One of the Democrats slated to be on President Trump’s so-called “elections integrity” commission is already warning that he will “speak up” if it becomes a “Trojan horse” for infringing on the right to vote.
“If they take nothing and conflate it into something, I think being part of the commission is a good place to be in order to correct that record,” Maine’s Secretary of State Matt Dunlap told TPM in a phone interview Thursday.
Dunlap confirmed reports that he was likely to serve on the commission and said he is just finishing up the paperwork.
“I’ve been asked to be a part of it and my inclination is to do it,” Dunlap said.
But he takes a very different view of the prevalence of voter fraud than that of President Trump, who has claimed without evidence that three to five million people voted illegally in the 2016 election.
“I think it’s largely a bunch of ghost stories,” Dunlap said of claims of widespread fraudulent voting, adding the he has seen “very few” issues in the six terms he has served as Maine’s top elections official.
He said only twice has he forwarded to the attorney general cases of potential double voting, and that ultimately prosecutors declined to bring charges because, upon investigation, the two people had moved and been confused about the registration paperwork they had been given.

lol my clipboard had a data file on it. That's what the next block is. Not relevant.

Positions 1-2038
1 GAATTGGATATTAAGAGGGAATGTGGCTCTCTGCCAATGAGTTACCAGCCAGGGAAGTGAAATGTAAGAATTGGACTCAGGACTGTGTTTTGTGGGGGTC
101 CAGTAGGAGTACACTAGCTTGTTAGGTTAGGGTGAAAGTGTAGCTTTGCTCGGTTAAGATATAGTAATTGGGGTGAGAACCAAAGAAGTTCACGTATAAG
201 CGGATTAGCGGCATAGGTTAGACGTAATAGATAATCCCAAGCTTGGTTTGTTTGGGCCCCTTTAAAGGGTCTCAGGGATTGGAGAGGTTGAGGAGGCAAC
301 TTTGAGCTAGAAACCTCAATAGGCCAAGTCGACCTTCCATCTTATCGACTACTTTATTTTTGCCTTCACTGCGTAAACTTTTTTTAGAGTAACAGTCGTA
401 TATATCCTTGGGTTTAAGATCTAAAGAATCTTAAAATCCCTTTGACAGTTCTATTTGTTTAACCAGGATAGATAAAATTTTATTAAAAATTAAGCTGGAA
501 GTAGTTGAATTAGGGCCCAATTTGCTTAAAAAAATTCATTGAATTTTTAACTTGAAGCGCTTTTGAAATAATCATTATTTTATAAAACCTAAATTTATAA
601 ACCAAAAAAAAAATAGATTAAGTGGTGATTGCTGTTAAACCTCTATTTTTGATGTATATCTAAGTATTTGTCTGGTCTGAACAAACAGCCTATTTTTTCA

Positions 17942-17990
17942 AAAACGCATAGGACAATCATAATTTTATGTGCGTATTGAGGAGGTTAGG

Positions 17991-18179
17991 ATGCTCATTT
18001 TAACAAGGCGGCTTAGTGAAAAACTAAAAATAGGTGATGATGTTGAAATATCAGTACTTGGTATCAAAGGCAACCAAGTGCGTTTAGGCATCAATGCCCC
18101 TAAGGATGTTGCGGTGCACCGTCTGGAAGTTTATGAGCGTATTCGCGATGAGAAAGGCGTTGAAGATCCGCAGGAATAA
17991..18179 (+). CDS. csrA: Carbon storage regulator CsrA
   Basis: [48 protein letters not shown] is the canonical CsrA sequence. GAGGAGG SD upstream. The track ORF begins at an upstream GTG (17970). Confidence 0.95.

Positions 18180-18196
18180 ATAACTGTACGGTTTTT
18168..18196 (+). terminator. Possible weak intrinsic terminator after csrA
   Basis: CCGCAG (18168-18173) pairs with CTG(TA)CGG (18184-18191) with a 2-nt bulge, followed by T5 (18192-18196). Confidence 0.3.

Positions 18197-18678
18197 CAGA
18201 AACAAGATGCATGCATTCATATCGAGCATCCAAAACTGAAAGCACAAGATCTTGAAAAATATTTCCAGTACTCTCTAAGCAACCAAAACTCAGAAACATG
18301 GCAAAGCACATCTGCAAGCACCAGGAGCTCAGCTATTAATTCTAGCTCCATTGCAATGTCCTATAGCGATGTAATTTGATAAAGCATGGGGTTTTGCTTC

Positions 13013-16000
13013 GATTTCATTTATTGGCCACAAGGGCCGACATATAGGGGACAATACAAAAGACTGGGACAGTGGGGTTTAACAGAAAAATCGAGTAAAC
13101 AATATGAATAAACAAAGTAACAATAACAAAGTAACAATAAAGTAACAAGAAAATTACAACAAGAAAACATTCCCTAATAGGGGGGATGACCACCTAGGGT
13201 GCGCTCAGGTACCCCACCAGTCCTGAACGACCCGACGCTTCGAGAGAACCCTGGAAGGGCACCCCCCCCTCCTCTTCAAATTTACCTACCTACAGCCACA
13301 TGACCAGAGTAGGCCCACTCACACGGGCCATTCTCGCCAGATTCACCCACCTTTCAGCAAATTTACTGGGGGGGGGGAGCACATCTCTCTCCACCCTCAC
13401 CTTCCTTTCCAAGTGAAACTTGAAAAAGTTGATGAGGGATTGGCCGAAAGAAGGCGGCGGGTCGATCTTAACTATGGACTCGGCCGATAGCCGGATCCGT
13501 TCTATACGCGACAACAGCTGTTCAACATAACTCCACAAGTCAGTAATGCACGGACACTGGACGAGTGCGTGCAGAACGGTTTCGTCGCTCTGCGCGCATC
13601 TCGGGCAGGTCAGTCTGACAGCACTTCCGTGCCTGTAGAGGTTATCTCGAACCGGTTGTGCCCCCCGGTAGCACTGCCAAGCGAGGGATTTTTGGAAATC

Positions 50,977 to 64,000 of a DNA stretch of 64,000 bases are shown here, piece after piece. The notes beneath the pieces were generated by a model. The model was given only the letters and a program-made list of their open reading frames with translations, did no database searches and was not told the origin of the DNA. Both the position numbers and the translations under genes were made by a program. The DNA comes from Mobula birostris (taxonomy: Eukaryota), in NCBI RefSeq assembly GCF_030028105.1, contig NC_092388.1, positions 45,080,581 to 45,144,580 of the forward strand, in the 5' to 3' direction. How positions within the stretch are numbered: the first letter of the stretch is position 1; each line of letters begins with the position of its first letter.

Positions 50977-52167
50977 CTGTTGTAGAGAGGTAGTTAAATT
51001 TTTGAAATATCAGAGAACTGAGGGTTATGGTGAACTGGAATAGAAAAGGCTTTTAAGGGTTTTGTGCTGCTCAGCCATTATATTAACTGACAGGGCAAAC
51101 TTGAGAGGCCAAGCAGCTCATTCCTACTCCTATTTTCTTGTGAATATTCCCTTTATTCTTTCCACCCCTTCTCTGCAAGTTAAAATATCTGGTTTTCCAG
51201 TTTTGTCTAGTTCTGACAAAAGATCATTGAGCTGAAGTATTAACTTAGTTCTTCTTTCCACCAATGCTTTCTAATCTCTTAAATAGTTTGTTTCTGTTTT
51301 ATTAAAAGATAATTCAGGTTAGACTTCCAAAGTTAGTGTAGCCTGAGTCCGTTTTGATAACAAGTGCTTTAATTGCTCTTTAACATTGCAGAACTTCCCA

“How many millions have been cast and we had those two cases that the attorney general didn’t feel were worthy of prosecution,” he said.
Trump’s signing of the executive order creating the commission—which will identify voting policies that “enhance” or “undermine” the “American people’s confidence” in elections, according to the order—has prompted concerns among voting rights advocates that the group will issue a report that will be used as cover to push restrictive laws.
Dunlap said he hasn’t received many details on what the commission will be doing.
“I don’t know if they’re going to be making recommendations to Congress or doing an investigation of some kind,” Dunlap said. “I’m not clear what our charge is going to be.”
The commission is being led by Kansas Secretary of State Kris Kobach, a leader in the push for has pushed for more restrictive voting regulations, like a proof-of-citizenship voter registration requirement, which has been blocked by courts.
“What we have seen, repeated around the country, is that strict voter ID laws, registration deadlines, all the document requirements, just winds up discouraging people form participating in the process—and not just the people you are trying to guard against,” Dunlap said.
He said that politically, he and Kobach “probably could not be farther apart,” but that he is a nice guy on a personal level.
“You can disagree without being disagreeable,” Dunlap said. “So my instinct is to see where this takes us and if this turns out to be a Trojan Horse, I have the opportunity to walk away then.”